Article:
I am guilty of judging books by their covers. If I see a book cover or dust jacket that’s visually appealing, I read the jacket copy.
Sometimes I find something amazing. But there are certain plot conventions—cliches, really—that make me put the book back on the shelf no matter how pretty the cover is.
- Zombies/Zombie apocalypse. No. Just no. No zombies, nothing like zombies, no.
- Man who is trying to solve the murder of/find his missing wife and/or child. Woe is you, I get it, but I don’t care. This is an instant deal-breaker for me.
- Divorced woman going through midlife crises. Maybe I’ll love these books when I get to middle age and have my own midlife crisis. But for now they all seem whiny to me (Eat, Pray, Love is a perfect example of everything I dislike about this genre, whether it’s a memoir or a novel).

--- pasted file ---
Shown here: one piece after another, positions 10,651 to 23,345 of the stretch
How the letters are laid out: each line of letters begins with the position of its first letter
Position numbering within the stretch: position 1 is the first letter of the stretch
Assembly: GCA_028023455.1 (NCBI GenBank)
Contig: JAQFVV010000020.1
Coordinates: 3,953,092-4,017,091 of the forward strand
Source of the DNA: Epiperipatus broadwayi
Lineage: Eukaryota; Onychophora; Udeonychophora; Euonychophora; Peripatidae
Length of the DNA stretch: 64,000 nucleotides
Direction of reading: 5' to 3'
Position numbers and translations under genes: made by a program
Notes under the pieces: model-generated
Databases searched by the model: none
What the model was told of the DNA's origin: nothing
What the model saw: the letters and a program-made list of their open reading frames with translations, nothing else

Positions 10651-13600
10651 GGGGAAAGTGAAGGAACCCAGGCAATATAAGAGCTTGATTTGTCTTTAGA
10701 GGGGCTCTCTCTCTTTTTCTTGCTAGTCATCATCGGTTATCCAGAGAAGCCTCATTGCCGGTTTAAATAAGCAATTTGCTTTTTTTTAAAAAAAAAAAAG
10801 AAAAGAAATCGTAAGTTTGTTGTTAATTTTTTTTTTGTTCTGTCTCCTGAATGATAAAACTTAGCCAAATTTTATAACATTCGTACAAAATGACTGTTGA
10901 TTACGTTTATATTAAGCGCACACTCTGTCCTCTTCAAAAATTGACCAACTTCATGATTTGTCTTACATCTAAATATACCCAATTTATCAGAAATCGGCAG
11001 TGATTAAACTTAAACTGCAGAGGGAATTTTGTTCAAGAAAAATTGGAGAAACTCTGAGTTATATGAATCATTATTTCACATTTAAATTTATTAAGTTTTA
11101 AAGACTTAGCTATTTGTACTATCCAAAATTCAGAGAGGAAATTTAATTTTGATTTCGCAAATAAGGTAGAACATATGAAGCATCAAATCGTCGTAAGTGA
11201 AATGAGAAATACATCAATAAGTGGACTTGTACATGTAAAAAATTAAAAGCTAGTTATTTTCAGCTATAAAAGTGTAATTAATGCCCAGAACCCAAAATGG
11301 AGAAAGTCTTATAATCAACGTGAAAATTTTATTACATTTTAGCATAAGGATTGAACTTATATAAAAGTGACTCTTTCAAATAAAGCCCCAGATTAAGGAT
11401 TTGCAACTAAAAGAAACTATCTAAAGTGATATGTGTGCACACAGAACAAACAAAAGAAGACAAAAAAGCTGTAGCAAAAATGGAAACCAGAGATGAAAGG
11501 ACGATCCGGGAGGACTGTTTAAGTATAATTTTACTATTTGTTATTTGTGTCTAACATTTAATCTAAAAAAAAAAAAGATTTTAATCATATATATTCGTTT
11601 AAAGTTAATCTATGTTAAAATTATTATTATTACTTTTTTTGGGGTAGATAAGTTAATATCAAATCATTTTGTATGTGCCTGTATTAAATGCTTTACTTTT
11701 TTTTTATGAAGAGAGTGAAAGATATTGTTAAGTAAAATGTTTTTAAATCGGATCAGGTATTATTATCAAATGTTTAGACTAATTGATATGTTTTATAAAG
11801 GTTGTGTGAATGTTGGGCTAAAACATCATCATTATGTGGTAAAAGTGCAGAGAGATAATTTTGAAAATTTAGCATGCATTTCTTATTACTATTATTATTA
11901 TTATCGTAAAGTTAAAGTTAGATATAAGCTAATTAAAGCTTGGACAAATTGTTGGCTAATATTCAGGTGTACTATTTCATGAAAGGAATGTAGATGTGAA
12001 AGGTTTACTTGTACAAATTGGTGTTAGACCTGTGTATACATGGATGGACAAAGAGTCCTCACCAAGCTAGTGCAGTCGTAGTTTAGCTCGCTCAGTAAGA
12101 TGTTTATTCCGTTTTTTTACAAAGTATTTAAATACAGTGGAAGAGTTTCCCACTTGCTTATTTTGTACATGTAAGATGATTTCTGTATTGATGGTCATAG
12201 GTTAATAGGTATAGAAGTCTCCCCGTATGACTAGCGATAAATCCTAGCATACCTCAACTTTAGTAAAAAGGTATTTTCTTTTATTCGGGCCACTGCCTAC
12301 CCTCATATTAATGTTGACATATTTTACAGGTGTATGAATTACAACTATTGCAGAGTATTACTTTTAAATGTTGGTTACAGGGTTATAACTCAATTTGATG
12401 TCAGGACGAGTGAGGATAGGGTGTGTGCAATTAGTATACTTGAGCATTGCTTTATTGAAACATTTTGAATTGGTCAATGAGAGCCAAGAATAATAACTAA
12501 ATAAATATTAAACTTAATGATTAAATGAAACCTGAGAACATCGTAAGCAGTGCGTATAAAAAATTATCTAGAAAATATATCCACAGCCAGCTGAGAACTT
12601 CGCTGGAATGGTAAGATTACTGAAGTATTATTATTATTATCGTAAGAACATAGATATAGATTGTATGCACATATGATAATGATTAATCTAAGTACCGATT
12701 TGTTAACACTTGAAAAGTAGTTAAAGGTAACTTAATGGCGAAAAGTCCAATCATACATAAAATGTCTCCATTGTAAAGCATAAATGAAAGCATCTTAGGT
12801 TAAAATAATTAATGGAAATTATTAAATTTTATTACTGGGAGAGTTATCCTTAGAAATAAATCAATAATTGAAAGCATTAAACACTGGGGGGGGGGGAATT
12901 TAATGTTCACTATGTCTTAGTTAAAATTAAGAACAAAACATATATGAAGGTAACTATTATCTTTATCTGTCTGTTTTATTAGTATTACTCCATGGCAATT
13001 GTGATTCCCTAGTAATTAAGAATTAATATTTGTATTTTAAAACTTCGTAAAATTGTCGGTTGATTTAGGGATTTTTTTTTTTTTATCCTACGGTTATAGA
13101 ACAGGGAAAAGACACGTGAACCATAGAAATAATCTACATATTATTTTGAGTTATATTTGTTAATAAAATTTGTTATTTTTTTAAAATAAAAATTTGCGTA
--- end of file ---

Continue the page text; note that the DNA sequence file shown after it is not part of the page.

- Girl/boy who can’t be with girl/boy for some convoluted, silly reason, especially when the boy is obnoxiously overprotective of the girl. (Which is basically half of every YA book ever, right now.)
- Books where the main character is amazingly good at everything and basically has super-human abilities, but isn’t a superhero (like many contemporary spy/thriller books). If I want to read about superheros (and, yeah, I do), I’ll pick up the latest Batman trade.
What types of plots and characters do you fend off with a ten-foot pole?